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THE STARKVILLE NEWS.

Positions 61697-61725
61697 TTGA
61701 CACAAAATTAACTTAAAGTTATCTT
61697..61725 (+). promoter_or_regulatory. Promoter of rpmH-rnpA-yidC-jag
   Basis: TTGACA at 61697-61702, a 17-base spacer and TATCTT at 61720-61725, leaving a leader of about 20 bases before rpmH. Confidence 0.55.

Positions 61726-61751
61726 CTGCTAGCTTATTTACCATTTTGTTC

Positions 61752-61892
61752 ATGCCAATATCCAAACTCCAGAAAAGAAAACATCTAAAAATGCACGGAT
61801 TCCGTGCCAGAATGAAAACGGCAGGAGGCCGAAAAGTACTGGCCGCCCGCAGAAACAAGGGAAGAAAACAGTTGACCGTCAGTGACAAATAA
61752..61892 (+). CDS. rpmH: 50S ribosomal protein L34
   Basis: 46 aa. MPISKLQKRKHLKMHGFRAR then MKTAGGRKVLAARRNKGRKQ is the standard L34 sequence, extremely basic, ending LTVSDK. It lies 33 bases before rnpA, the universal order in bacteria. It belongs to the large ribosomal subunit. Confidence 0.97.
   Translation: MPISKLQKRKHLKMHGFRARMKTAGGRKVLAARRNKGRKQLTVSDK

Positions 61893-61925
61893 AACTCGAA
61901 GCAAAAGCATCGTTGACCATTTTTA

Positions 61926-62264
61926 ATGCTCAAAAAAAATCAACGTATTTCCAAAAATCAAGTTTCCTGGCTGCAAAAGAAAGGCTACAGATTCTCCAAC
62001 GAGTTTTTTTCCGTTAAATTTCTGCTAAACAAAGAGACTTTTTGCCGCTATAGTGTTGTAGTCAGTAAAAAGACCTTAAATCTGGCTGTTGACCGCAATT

VOLUME IV. I A RISKY ACT I Of FRIENDSHIP By BERTRAM VERAY i J REX DORNEY and I had been col lege chums, and five years after graduating he departed suddenly for Europe, and caused great wonder ment and gossip among his friends and associates. Nobody seemed to know' why he had gone, and his lady friends, especially, were extremely perplexed. Now, after an absence of a year or more, he had returned to his home, in New Lon don, Conn., and his friendly intimacy with me was renewed. On a warm day in June we w'erc out boating on the Thames, near New London, and during a resting spell I noticed his deep abstraction. “A penny for your thoughts, old fel low,” I said. Rex started, and looked at me curi ously. “Do you really want to know what I was thinking?” he asked. There was a ring of earnestness in his tone. “Certainly—if you care to tell me,” I replied. For a moment he paused, and puffed industriously at his cigar. Then he said, abruptly: “Jack, did you hear any rumor —any reason as to why I went off to Eu rope so suddenly?” “Well, old fellow,” I said, hesitating ly. “I— I did hear some yarn or other, but. of course, I knew it w r as all rot.” “What was it you heard?” “Oh, nothing much, old fellow. Something I’d rather not fell you — something I didn’t believe, anyway.” “But I want to know. Jack, w’hat did you hear?” He put the question almost fiercely. “Well, since you’re bent on know ing. Rex,” I answered. “it was that your sudden departure was caused —er —had something to do with —er —Mrs. Verne.” “Ah! So it leaked out. then! Con found it!” and he frowned. I turned my gaze from his face, and carefully examined the ash on the end of my cigarette. I didn’t want Rex to think I was anxious to pry into his private affairs. For a few moments neither of us spoke. Then Rex said, in a low voice: “Jack, what you heard was true. It was on account of —of Mrs. Verne that I left New Haven so hurriedly.” “It was true?” I echoed in astonish ment. for the story I had heard had not sounded altogether pleasant. “Yes. Jack Reynolds, quite true. And. look here, old fellow. I don’t care much what the rest think of me, but you—well, you understand —we’ve been chums so long now. and perhaps I owe it to myself as well as to you to explain matters. I want you to know why I did something which nine ty-nine men out of a hundred would characterize as ‘caddish.’ ” “I should find it difficult to believe you capable of anything caddish, Rex,” I said, warmly, Rex took his cigar from his lips, and looked at it thoughtfully. “I think.” he said, at length, “that you knew Mrs. Verne, before she was married —when she was Violet Wray.” I nodded. “And you knew that I —l loved her?” he asked, in a low voice. “I guessed it, old fellow,” I said, quietly. “And Verne loved her too —in his way. His love was returned —mine was not.” Once more his cigar under went a critical survey. Then he con tinued: “Less than six months after they were married, that which I had feared —badly feared —happened. The nov elty. the glamour —call it what you will —began to wear off. Not with her — she loved him as devotedly as ever, as only a wife can love; but he —he went back to his books —his literary work, from which her beauty and love Titles Huckstered. Advertisement in the London Times: “Titles of Nobility—Foreign Decora tions and Orders procured for Gentle men of means without publicity; re plies by letter only requested from serious persons. Apply, etc.” Side Features of Golf. An lowa preacher claims that he can play golf without using profane lan guage. There are others who can do chat, but thd important thing is to be able to play the game without think ing profane thoughts. STARKVILLE, MISS., FRIDAY, SEPTEMBER 2D, 1905. had lured him f®r a time, and she was fast becoming that saddest of all sad women —a neglected wife!” “It was rough treatment,” 1 ob served, as Rex paused. “Every time I called,” he went on, speaking more rapidly, “I saw' her get ting paler and thinner. Not that she ever complained—she was too loyal, too proud for that. But I read the truth from her eyes, and I noticed that he was rarely with her. Day after day he would retire to his study, giving orders that he was not to be disturbed, and frequently, I know, his meals were taken to him there. His ambi tion to take a high place in the world of literature was slowly but surely kill ing his love for her, and far worse” —his voice dropped to little more than a whisper—“l saw it was slowly but surely killing her.” “I suppose it wasn’t necessary for Verne to work like that?” I said, in terrogatively. “No, no,” 'Rex replied, quickly. “Verne has a large private income, and need never do a stroke. It was ambi tion, pure and simple, and she was fading and drooping because of it. “For weeks I cudgeled my brains, wondering how I could help her —but the gulf between them grew steadily wider, and I was powerless to bridge it. It was worse than torture to see her wasting away, dying—literally dy ing by inches —and I determined to do something to save her. But what? That was the question, i\t last, in desperation, I decided to write to her, telling her all that was in my heart. How I had seen her husband’s neglect, had watched her growing pale and thin, and how I longed to take her away from it all. and, by my love and de votion, bring hack the roses to her cheeks, and happiness to her life. Yes. Jack. I know' it was caddish —I can see you think so, but I —l loved her!” “God forbid that I should judge you, old fellow'.” I said, gently. Then, in a low tone, he continued: “But I’ve more to tell you. Jack. The same day that I wrote to her, I had occasion to write to Verne. A lit tle business matter —some mining shares in which we both were inter ested —and listen! I know you’ll think me a fool! I placed the letters in their wrong envelopes!” “Good heavens, old man!” I ex claimed. “what an awful mistake!” “Mistake? Mistake be hanged! I did it intentionally!” “Intentionally?” I almost gasped. “But why?” A curious smile hovered round his lips for a moment. Then he said, dryly: “Jack, you’ve less penetration than I gave you credit for. My dear fellow, don’t you see? My object was to make Verne jealous! It was the only chance for —for her!” “But wasn’t* it rather risky?” I asked. Rex shook his head slowly. “I don’t thin!: so. old fellow —not with a man of Verne’s temperament. Besides, he knew —he must have known —that .she was too true, too pure, to be false. It was not in her nature. He could see that the letter was to her as unwelcome as it was unexpected, and —as I had prayed it should be —he saw that I alone was to blame. Yes, Jack” —and there was a note of triumph in his voice now —“my object was achieved. That let ter opened Verne’s eyes to things to which his ambition had previously blinded him.” For some moments there was si lence. Rex w’as gazing absently across the w'ater at a pair of sw’ans, w'hile I watched a bank of w'hite, fleecy clouds steal slowly up from the w'est. “I’m glad you’ve told me, old fel low',” I said, at last. “Is that all?” “Very nearly. Verne came round to see me that evening, but I needn’t go into details as to what passed be tween us. He wanted no assurance from me to prove that his w’ife was blameless —she had convinced him of that. The end of it was that I prom ised to leave the country >at once, stay away for a year, and never write or speak to her again. But that’s not Floored by Wire. A lineman at Reno. Nev., came in contact with a heavily-charged wire at the top of a 60-foot elecinc light pole and fell to the ground. When he recovered consciousness, ho wished lo return to work at once, but was per suaded to call it a day. * Monkey Talk Expensive. Prof. Garner is going back to Africa to resume his studies in the monkey languages. It is expensive to study a monkey language. The cost to the pro- the worst of It, Jack” —his voice ha€ grown suddenly hoarse—“the hardest of all to bear is—what she must think of me,” and he sighed heavily. “Any how, I’m glad I’ve told you—l think it has done me good. God knows I thought only of her —that I acted as I did only for her happiness. I’m banished from her forever, so it could hardly have been for mine.” A look of unutterable sadness stols into his eyes. “Poor old Rex!” I murmured, softly. “And yet, old man,” he said, “I would do it all over agajn to-morrow. For they tell me” —the note of triumph had come back to his voice—“that, she and her husband are always together now. She’s no longer neg lected, there are roses in her cheeks, and they say she’s the happiest wife in the world. And that is all I wanted —that is my reward.” He had pushed the boat out into the stream as he spoke. “Most men would think it a strange reward, old fellow,” I said, reflective ly. “But it was certainly a risky act of friendship.”—N. Y. Weekly. RHODODENDRONS WASTED. Native Woods Are Devastated to Plant the Millionaire’s Hillsides. There is one plant which everybody knows and appreciates, viz., rhododen dron. Small wonder that every million aire wants to own a hill side and cover it with rhododendrons, for they are the most gorgeous flowering hardy scrubs the world has ever known, says the Gar den Magazine. They have no fragrance or sentiment, as a rose has; the individ ual flowers are only one inch and a half across, and the clusters may contain less than a dozen blossoms, but when you get a solid bank five feet high and fifteen feet across, of rhododendron flowers set off by their thick, waxy, lus trous, dark green, immortal-lookingfoli age, it needs only one look to understand why people plant them in such quan tities —by the carload! * But alas! they perish by the carload, too. And one of the crudest things a man can do is to drag up rhododendrons, azaleas or laurel from the woods, trans plant them with no more cark than a de ciduous shrub receives, put them in full sunlight and watch them sicken and die. All these broad-leaved evergreens are slow growers, shade lovers, haters of stagnant moisture, extremely sensitive to drought and sure to suffer if they are exposed to full sunshine during sudden warm spells in winter. THE MEETING. I ofton ponder how, when first we met. We did not speak as strangers. To her eyrs Met bought there leaped a luster of sur prise - As leaps the smoldering f.ame that storm winds fret. Vanished the years—l saw an island set In sapphire seas and under sapphire skies, Where wandered two in most ecstatic wise. Meshed by the love-god in his golden net. In ages dead—thus said the portraiture Of dream—you won her, trembled to her kiss; Ah, would I might divine, through omen sure. That there again would dawn an hour like this. Then would all other joys fade, pale and poor.* And no bar be unto the bourn of bliss! —Clinton Scollard, in Ainslee’s. “Right of Life” League. The latest movement on the part of the famous French Socialistic league, known as the Right to Life, is the for mation of a demand that the govern ment decree the distribution of free bread every day of the year to as many persons as may ask for it. This, ac cording to M. Hugues and the present petitioners, w'ould at least abolish hun ger throughout France once for all. Would Abolish Autos. N Missouri are asking for a law F to prohibit the running of auto mobiles outside of St. Louis and Kan sas City. It is now in order for the Missouri automobilists to demand a law which will compel the farmers of that state to drive nothing but s:dat9 old mares. fessor thus far has been nearly SI,OOO a word, and to the cold, calculating judgment of the unscientific person the words he has picked up do not seem to be worth it. Travels of a Cent. A penny Is estimated to change hands about 125,000 times in the course of its life. Just for a Change. This would be a dreary world indeed if there were no rainoowa to chase oo casionally. NEW JEWISH SYNAGOGUE TO EE ERECTED IN CHICAGO. This $50,000 structure will be the largest and most complete house of worship for orthodox Jews west of New York city, and will be put up by the Aquad'at Achem congregation. THE SCHOOLS OF JAPAN. Over 27,000 of Thera with 108,360 Teachers and 5,084,039 Children. The Frankfurter Zeitung, in a let ter from Tokio, publishes interesting data on education in Japan from the official “White Book." The number of public schools in Japan is at present 27,138, in which 5,084,090 children are taught by 108,- 3GO teachers; 93.23 per cent, of all the children of school ago went to these schools. In 1873 29 per cent, of school age children went to the public schools; in 1883 51 per cent., and in 1893, 59 per cent. A rapid increase in attendance is noted after the Chi nese war. The percentage of attend ance of boys compared with that of girls was 40 to 15 in 1873; the dif ference now is only seven per cent. The attendance at the various com mercial and industrial schools was as follows: In 1901, 3G.000; in 1902, 95.- 00 —i. e., only 2,000 less than the num ber in the intermediate 'schools. The university for women held its com mencement exercises recently, 86 graduates receiving the so-called academy diploma and 132 the uni versity diploma. Of those receiving the university diploma 73 had studied housekeeping. 45 national literature, and 14 belonged to the “English” fac ulty. This university was founded for the purpose of educating women to be good wives and mothers. BATTLEFIELD TELEGRAPHY. Communication Kept. Up Between Divisions Even While on the Move. Field telegraphs for use in military operations have been open to the ob jection that a cumbersome apparatus has been required to lay the cab>e, the insulated wires being wound upon a large drum and slowly paid oue as the carrying w r agcn advanced. Capt. Edward Molineux, of the East Indian service, has perfected a device for laying a very fine cable from horseback, and in practice marches it has been found possible to keep in telegraphic communication with othei divisions even while cn the move. The wire can be paid out while the mount proceeds at a hard gallop, and may be reeled in again as rapidly as it was paid out. Wireless devices are coming rapidly into use ,but there are many features to be overcome before such appliances will be found thoroughly, practicable; and meanwhile this ingenious inven tion will serve many valuable ends. Took Nothing with Him. Hicks —Well, I see old Goldrox has lost every dollar he had in the world. Wicks —Incredible! What was it, failure? “Yes, heart failure. He died this morning.”—Catholic Standard and Times. Species of Roses. The number of roses seems to be enormous. Prof. M. Gandover enumer ated 798 species in Europe, the Orient and the Mediterranean basin, two years later adding 95 as new discover ies in France alone! NUMBER 29. CROWDED HALLS OF FAME. Hard to Find Room in Some for the Remains of Later-Day Celebrities. Westminster Abbey has been adorned with the monuments of so many British statesmen and heroes that when anew memorial is to be placed there it is necessary to re move an old one, says Youth’s Com panion. Now that a site is desired for & monument to the late Ix>rd Salisbury, it is proposed to- take away a large monument to Capt. James Cornewall, a naval officer of so little present consequence that his name appears in none of the ordinary books of reference, however notable he may have been considered when he was killed in the battle of Toulon. If a choice has to be made, few w'ould hes itate in choosing between Lord Salis bury and Capt. Cornewall. There is no building on this conti nent that corresponds in any sense to the abbey, and if there were, the country is too young to have produced great men enough to raise any ques' tion of excluding others, on the ground of a lack of room for them. It is true that we have a hall of fame, but that is really little more than an elab orately framed blackboard on which the names of the great are to be in scribed. The hall of statuary in the national capitol is intended to contain a def initely limited number cf monuments to the noted men of each state. Me morials in churches are usually con fined to members of the parish. That is true of Westminster Abbey if one regards its parish as including the whole English-speaking world. Rome and Paris each has a pan theon. in which the eminent Italian and French are respectively honored. The Roman pantheon, however, is an old temple, originally dedicated to the worship of Jupiter, and since trans formed into a Christian church. It is older than England’s abbey, and its roof covers the dust of Raphael and other great Italians. Valuable Beetle. In Central America the most re markable gold beetles in the world are found. The head and wing-cases are brilliantly polished with a luster as of gold itself. To sight and touch they have all the seeming of metal. Oddly enough, another species from the same region has the appearance of being wrought in solid silver, freshly bur nished. These gold and silver beetles have a market value. They are worth from $25 to SSO each. Tip Turned Down. A resident of a London suburb who thought he had a sure tip on the race for the Stewards cup, turned in a fire alarm so that he might communicate the good news to as many of his neigh bors as possible. But the officers of the fire department were not sporty and turned him over to the police. , Sheep Bear Burdens. Mountain sheep are employed as beasts of burden in some of the ranges of the Himalayas. The animal car ries from 17 to 25 pounds, and lives entirely on wayside herbage.